So, let’s first start with leverage as a $2 billion net debt load and $700 million adjusted EBITDA number works down to a leverage ratio close to 3 times, which is high but given the predictability and solid growth of the business, not necessarily a big issue.
The next step is to turn the EBITDA number into a profit number. As the business is not very capital intensive, the D&A part only works down to about $50 million as a run rate, for a $650 million EBIT number. Interest on the $2.0 billion net debt should be taken care of at $100 million or less, as a 20% tax rate on remaining earnings results in net earnings of $440 million. If that correction stands, earnings could come in around $1.05-$1.10 per share. Trading at $22, the valuation looked reasonable at 20 times, although the leverage position is full already while sales are growing at low single digits.
Of course, this is all before the opening day jump and gains seen in the first day of trading, with shares now exchanging hands at $27 per share, pushing up the multiple to about 25 times, as the $11 billion equity valuation has jumped to around $13 billion. This is essentially twice the valuation when the business was acquired in essence just over 15 months ago, although the entire industry trades at premium levels, including Moody’s (MCO).
Must be said that momentum has been accelerating a little with first-quarter sales up 9%. Yet, more impressive was that adjusted EBITDA margins have seen improvements here as well, putting the company on track to report higher earnings this year unless COVID-19 has a big impact, which is still somewhat uncertain of course at this point in time.
I must say that I like investing within the information services industry as continued increase in regulation and thirst for information means that the sector at large has not just seen solid growth but also the growth trajectory has typically been very steady.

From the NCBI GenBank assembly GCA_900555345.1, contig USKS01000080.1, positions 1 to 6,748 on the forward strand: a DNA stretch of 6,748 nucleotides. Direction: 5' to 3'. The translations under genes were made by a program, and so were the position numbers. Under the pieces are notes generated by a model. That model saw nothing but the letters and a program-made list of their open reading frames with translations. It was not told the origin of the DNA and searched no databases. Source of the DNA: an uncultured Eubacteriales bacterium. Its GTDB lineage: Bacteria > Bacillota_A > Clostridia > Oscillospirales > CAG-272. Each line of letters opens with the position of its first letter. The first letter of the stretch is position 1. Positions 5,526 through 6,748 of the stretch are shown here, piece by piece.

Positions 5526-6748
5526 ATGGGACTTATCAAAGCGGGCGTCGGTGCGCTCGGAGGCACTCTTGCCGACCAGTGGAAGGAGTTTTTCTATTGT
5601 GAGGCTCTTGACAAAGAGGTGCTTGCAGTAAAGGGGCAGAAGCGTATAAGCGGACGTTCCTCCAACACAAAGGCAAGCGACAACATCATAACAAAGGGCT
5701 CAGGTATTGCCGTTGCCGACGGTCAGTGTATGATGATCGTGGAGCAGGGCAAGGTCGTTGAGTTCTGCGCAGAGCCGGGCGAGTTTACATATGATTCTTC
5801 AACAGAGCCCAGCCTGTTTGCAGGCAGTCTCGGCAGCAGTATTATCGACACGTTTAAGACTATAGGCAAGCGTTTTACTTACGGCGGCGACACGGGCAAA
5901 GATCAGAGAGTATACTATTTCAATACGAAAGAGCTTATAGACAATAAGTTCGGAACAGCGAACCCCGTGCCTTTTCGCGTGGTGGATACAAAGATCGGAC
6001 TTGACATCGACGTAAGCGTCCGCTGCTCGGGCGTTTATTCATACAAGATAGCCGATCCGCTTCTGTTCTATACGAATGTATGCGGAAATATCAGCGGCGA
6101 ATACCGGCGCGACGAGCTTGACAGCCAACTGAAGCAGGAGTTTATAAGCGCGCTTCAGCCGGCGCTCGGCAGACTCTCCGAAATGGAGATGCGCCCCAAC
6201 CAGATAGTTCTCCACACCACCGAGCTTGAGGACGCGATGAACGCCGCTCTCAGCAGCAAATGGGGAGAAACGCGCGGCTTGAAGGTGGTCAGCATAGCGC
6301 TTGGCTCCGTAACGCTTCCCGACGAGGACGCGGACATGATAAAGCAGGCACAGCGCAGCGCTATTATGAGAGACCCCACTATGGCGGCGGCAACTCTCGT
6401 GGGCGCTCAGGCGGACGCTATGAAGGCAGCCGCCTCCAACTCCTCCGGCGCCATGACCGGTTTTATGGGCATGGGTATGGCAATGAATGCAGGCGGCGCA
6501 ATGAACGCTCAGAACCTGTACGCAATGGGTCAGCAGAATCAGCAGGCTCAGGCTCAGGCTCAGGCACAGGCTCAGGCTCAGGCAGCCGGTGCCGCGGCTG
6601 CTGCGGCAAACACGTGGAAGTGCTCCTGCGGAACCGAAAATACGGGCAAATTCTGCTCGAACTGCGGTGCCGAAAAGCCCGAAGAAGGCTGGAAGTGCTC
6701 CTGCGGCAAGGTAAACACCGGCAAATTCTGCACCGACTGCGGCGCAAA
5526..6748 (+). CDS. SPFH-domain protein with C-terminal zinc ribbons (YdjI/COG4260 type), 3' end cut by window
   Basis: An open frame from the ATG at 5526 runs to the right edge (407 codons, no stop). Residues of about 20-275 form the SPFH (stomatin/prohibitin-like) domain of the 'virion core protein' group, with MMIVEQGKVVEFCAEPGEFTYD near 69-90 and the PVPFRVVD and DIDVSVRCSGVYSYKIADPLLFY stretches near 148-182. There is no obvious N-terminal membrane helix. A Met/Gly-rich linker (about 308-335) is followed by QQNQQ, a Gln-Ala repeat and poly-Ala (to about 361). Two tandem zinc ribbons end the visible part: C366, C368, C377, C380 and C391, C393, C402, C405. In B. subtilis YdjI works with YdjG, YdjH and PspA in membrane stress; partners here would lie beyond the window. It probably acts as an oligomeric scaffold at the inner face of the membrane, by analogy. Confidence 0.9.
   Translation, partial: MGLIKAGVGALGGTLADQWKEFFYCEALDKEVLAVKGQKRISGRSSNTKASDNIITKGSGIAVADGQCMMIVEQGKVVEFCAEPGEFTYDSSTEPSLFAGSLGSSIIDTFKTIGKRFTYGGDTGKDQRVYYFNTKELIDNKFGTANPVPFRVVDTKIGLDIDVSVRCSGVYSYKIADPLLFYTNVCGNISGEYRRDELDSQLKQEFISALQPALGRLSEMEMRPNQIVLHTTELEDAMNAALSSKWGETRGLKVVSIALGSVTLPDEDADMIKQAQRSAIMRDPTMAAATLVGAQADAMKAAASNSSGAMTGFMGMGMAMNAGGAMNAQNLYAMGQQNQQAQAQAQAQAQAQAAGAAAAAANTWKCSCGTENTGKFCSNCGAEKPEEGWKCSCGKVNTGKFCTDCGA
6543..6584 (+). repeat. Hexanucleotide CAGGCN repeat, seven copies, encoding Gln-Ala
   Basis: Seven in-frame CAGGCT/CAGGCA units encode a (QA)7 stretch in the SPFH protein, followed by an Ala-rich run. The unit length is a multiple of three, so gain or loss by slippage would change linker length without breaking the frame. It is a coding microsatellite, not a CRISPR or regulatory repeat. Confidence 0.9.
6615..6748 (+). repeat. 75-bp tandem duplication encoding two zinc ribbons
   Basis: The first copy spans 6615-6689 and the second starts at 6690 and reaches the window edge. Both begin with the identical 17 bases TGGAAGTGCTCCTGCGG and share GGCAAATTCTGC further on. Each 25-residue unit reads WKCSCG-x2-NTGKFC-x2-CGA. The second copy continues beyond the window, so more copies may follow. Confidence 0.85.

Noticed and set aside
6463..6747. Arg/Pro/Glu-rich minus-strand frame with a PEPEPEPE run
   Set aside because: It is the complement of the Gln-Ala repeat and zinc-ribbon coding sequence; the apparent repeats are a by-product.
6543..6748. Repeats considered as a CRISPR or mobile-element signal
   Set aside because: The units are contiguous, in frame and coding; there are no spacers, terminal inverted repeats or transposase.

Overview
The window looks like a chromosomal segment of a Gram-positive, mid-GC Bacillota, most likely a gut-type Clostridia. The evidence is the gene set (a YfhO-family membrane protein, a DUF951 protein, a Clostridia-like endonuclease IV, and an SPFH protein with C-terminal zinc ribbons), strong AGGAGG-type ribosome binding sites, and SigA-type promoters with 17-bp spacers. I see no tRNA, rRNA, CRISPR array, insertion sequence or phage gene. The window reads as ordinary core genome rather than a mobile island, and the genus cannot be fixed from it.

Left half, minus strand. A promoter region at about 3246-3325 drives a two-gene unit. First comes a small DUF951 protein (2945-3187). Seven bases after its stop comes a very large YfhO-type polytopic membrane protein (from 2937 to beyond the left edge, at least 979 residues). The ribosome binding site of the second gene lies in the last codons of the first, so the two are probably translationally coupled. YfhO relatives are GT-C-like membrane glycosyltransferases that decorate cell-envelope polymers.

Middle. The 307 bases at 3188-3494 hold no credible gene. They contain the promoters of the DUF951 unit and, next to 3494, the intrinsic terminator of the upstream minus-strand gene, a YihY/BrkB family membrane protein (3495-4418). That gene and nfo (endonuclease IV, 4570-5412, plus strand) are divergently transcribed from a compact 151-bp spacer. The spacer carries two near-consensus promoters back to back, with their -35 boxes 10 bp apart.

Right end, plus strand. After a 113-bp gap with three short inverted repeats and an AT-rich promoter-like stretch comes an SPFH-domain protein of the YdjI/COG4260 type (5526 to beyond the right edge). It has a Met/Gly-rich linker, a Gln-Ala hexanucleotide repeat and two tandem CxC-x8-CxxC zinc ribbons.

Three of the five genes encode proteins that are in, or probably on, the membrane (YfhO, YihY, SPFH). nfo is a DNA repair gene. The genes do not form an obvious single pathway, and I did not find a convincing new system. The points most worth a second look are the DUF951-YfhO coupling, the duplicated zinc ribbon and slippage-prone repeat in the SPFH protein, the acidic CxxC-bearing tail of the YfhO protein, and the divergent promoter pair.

Leverage is, of course, a risk given the debt load, yet this seems manageable. In my view, the biggest risks is that of quite a demanding valuation (although actually not so high in relation to peers). The biggest risk in my eyes is that I do not believe that the company is among the strongest within the industry, as the recent move to become aggressive in cost-cutting might actually impact morale or hurt the innovative power of the business.
At this point in time, I think that the current valuation is quite full and I do not see the immediate risk-reward, certainly not as the current private equity owners are taking the company public so soon after they acquired the firm.
For now, I am keeping a close eye on the organic growth and margin numbers for the coming quarters, although I recognize that Dun & Bradstreet typically did not trade at a big premium when it was public in the years before.
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Disclosure: I/we have no positions in any stocks mentioned, and no plans to initiate any positions within the next 72 hours. I wrote this article myself, and it expresses my own opinions. I am not receiving compensation for it (other than from Seeking Alpha). I have no business relationship with any company whose stock is mentioned in this article.